But look at how the black bear poses a threat to Carmela and A.J., and what they ultimately have to do about it. Neither of them is able to get the bear out of their yard, and even animal control cannot handle it until it poses a danger to them. So, in the end, Tony is the one that has to come and stand guard over his territory. It’s a great ending in that it emphasizes not only that Tony is an animal who has to stand guard over his territory, but also that Tony cannot be anywhere but that seat with that rifle. If he doesn’t stand guard over his territory, then it will all fall apart. His family won’t have somebody to take care of them. Tony is trapped within the role that everybody else forces him to play because his escape being placing other people at risk. Escape means completely uprooting from his life, which means razing earth all around him. And Tony isn’t willing to do that. He’s too wrapped up in his family, in the Mafia, in the role he inhabits in order to actually achieve meaningful change. So the question remains: Is there any way to extricate himself from his life, enough to turn himself into a better person?
“Two Tonys” offers up the notion that there are two separate Tonys that exist. From our perspective, there’s the Tony that we all know, the sociopath that exists as the boss of the DiMeo family. And from Tony’s perspective, that Tony is a strong, silent warrior who provides for his family and his associates. But then there’s the second Tony none of us know. It’s the Tony that doesn’t exist in organized crime, who is able to be a decent man, a person who can live life without hurting those around him. Because that Tony is out there, even if we’re unable to really see it.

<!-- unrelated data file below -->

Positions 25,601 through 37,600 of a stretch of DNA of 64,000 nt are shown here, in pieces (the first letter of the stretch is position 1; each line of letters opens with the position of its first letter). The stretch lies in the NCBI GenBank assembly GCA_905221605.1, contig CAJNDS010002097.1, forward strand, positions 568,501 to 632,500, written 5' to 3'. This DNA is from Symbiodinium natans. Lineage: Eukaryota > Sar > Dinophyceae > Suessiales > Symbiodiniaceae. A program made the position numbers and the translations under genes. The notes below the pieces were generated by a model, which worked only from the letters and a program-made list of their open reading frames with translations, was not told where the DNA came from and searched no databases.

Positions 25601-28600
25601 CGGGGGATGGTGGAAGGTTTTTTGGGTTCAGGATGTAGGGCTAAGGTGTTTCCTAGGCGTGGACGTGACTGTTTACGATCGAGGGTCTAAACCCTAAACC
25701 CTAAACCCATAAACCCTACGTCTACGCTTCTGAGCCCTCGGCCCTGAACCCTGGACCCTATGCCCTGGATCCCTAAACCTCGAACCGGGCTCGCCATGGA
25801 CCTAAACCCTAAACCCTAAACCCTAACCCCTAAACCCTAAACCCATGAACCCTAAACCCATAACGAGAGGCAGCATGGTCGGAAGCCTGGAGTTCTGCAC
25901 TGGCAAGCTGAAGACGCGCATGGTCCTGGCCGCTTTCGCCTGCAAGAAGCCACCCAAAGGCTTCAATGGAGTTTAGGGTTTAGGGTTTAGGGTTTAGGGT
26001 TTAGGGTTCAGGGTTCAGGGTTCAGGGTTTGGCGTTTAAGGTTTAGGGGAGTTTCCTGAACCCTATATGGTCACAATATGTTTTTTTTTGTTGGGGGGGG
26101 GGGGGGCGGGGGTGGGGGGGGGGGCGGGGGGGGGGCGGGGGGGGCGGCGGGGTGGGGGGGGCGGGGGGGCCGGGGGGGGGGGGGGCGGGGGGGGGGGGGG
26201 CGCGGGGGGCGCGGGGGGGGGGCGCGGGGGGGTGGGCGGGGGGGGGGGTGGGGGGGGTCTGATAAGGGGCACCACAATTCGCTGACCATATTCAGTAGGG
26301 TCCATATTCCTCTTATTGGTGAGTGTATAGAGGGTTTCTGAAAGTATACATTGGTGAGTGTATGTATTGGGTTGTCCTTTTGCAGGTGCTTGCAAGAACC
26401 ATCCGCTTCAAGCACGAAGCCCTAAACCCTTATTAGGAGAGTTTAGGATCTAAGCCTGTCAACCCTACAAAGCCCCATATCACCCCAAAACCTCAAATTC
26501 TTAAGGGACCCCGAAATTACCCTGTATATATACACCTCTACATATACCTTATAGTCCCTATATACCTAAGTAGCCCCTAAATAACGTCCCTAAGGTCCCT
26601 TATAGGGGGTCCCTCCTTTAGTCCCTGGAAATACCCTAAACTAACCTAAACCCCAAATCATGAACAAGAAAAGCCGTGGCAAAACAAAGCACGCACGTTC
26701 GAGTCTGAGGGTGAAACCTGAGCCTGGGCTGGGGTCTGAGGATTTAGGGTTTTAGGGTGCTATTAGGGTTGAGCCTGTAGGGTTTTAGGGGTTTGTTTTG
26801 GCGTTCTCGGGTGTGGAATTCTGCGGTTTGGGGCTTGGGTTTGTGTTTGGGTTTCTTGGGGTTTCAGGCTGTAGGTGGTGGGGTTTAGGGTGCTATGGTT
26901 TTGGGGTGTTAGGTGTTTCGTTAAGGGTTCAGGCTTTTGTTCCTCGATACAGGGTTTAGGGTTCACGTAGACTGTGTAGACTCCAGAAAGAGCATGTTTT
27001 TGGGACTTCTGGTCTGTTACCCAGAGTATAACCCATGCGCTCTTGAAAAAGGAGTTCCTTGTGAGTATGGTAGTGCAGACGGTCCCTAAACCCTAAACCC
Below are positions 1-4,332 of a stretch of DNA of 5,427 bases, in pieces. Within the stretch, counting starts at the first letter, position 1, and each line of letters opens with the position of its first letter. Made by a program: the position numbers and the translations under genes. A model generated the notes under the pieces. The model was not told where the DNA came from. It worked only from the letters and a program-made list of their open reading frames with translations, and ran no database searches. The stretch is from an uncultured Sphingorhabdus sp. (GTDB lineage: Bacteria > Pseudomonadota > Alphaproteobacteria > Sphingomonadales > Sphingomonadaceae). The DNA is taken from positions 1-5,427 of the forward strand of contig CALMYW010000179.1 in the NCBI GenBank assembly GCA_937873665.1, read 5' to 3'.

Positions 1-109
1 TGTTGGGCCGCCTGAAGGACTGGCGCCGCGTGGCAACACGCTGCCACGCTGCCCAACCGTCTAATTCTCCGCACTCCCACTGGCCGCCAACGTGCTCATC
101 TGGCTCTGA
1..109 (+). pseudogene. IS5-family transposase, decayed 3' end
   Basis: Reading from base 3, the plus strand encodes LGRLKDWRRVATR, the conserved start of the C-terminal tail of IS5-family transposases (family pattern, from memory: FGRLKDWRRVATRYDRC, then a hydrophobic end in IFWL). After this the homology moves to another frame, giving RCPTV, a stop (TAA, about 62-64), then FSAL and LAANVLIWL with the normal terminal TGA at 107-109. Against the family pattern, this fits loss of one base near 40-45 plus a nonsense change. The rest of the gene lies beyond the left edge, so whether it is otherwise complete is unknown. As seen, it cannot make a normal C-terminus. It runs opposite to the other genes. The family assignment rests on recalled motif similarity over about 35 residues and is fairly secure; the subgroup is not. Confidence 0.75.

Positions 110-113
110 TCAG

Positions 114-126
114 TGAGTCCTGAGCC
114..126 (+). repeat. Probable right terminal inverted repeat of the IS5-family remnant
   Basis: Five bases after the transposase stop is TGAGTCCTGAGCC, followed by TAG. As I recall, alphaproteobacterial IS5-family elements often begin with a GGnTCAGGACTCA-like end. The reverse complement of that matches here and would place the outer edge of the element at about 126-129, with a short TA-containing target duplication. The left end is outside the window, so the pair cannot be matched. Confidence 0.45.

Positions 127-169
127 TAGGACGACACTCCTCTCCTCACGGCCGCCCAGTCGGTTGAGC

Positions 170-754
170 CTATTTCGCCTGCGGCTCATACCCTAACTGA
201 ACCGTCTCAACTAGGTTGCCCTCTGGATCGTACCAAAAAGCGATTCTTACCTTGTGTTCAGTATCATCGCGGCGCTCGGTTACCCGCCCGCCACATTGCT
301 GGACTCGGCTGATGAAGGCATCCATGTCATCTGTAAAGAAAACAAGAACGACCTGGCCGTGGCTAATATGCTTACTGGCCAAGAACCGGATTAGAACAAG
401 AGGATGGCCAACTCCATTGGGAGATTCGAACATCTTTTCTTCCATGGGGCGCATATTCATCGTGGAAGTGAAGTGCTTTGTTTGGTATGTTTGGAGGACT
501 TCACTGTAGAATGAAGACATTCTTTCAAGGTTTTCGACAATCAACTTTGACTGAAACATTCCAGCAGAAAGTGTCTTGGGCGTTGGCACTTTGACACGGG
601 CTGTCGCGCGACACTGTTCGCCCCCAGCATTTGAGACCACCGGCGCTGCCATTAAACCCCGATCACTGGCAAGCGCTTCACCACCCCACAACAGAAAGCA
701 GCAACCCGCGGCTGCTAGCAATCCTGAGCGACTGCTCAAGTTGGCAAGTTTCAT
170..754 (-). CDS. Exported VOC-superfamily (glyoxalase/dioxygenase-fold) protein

And that’s the question this season: Is it possible for that Tony to exist?
The Sopranos 5×02: “Rat Pack”
Everyone has experienced this, where they’ve walked into a situation where they know things are going to end badly. Maybe it’s as simple as going to a party where somebody you hate is going to be there. Maybe it’s being born into the wrong family, where your father is an abuser or your mother is an alcoholic. But we’re pushed into situations where we know that the ending isn’t going to be pleasant. But we’ll fight the whole way down, hoping, trying for something better. And maybe we’ll achieve it, just maybe. But the odds are overwhelmingly against us, and we just have to ride the wave to the ground.
“Rat Pack” primarily focuses on two of The Sopranos’ key characters this season: Tony Blundetto and Adrianna. Tony Blundetto was just released from prison after a stint that ran a couple decades, and it shows. He’s unsure how to act around those around him, and his dress is an older, 1980’s style. Tony Soprano’s speech at Tony B’s party is important not only because it emphasizes how close the bond is between the two Tonys, but also because he mentions quite a few people who have passed on. It’s a reminder that time continues to inexorably move, even while people are still in prison. Tony B. may have this party thrown for him, but nobody really knows much about him. Everybody has moved on, and now that Tony B. is back, everybody pretends to care because to do otherwise would upset the delusion that everybody within the Mafia exists as one cohesive family. When, in reality, the Mafia is a pyramid scheme, the rich getting richer while those lower down the ladder are unable to climb.